Bioenergy from crops is a sustainable alternative to fossil fuels. New crops such as energycane can produce several times more fuel per acre than soybeans. Yet, challenges remain in processing the crops to extract fuel efficiently.
Four new studies from the University of Illinois explore chemical-free pretreatment methods, development of high-throughput phenotyping methods, and commercial-scale techno-economic feasibility of producing fuel from energycane in various scenarios.
Scientists have proposed a range of technological options for sustainable, productive and resilient agriculture, providing multiple ways to remove CO2 from the atmosphere and helping to directly mitigate climate change.
In a freshman biology class, a simple demonstration comprises a candle and a plant in an enclosed space. Through the process of photosynthesis, carbon dioxide emitted by the candle is converted into oxygen by the plant, allowing the candle to last longer. For 18-year-old Bailey Goldstein, this experiment sparked his interest in photosynthesis.
The flag leaf is the last to emerge, indicating the transition from crop growth to grain production. Photosynthesis in this leaf provides the majority of the carbohydrates needed for grain filling--so it is the most important leaf for yield potential. A team from the University of Illinois and the International Rice Research Institute (IRRI) found that some flag leaves of different varieties of rice transform light and carbon dioxide into carbohydrates better than others. This finding could potentially open new opportunities for breeding higher yielding rice varieties.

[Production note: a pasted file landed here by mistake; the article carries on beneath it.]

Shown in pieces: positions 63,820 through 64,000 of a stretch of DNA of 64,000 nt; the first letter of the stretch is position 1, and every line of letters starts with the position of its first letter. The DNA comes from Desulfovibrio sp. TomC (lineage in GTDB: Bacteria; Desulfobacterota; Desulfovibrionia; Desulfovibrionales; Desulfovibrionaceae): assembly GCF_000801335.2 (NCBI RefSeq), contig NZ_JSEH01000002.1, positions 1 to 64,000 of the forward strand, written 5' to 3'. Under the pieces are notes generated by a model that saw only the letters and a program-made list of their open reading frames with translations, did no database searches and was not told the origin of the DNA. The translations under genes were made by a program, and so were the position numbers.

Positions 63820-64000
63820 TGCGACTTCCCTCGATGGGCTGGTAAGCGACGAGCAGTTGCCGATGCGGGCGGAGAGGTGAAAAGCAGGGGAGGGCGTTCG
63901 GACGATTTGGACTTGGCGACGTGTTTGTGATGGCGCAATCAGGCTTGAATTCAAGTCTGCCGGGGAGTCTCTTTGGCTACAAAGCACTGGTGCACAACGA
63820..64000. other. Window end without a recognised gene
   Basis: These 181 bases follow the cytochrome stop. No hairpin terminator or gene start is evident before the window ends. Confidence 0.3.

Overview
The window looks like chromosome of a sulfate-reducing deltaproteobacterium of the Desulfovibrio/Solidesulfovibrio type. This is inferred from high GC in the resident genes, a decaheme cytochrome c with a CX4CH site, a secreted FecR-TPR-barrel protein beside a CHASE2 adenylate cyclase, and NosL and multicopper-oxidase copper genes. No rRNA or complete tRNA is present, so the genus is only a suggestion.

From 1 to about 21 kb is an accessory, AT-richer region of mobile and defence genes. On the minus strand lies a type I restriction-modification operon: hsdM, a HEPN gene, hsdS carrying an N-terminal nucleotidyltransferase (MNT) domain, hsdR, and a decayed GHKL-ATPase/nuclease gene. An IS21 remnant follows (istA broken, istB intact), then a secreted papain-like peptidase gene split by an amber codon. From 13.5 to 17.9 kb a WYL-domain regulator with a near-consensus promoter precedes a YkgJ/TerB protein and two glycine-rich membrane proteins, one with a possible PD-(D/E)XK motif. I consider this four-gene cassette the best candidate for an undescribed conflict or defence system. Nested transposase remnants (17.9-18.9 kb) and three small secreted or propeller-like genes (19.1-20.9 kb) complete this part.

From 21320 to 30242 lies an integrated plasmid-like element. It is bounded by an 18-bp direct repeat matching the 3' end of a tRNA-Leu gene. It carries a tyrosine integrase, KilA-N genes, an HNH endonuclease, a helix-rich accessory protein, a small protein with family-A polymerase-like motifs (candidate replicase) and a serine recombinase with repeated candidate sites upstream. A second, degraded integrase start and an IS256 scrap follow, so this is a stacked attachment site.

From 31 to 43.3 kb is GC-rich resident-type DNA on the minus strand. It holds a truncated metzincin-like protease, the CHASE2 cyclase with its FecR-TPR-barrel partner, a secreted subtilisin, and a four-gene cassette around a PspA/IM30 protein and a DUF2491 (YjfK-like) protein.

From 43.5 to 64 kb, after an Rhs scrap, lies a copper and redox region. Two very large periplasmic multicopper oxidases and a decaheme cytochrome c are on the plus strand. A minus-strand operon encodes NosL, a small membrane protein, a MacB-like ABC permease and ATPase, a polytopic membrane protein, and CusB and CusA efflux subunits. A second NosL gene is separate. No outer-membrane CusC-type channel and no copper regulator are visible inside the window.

Five years ago, the United Nations committed to achieving the Sustainable Development Goal of Zero Hunger by 2030. Since then, however, world hunger has continued to rise. Nearly 9 percent of our global population is now undernourished, according to a 2020 report from the FAO, and climate variability is a leading factor driving us off course.
Biofuel and bioenergy systems are integral to scenarios for displacing fossil fuel use and producing negative emissions through carbon capture and storage. But the net greenhouse gas mitigation benefit of these systems has been controversial, due to concerns around carbon losses from changes in land use and foregone sequestration benefits from alternative land uses.
The crops we grow in the field often form dense canopies with many overlapping leaves, such that young “sun leaves” at the top of the canopy are exposed to full sunlight with older “shade leaves” at the bottom. In order to maximize photosynthesis, resource-use efficiency, and yield, sun leaves typically maximize photosynthetic efficiency at high light, while shade leaves maximize efficiency at low light.
Rice is a direct source of calories for more people than any other crop and serves as the main staple for 560 million chronically hungry people in Asia. With over 120,000 varieties of cultivated rice (Oryza sativa) across the globe, there is a wealth of natural diversity to be mined by plant scientists to increase yields.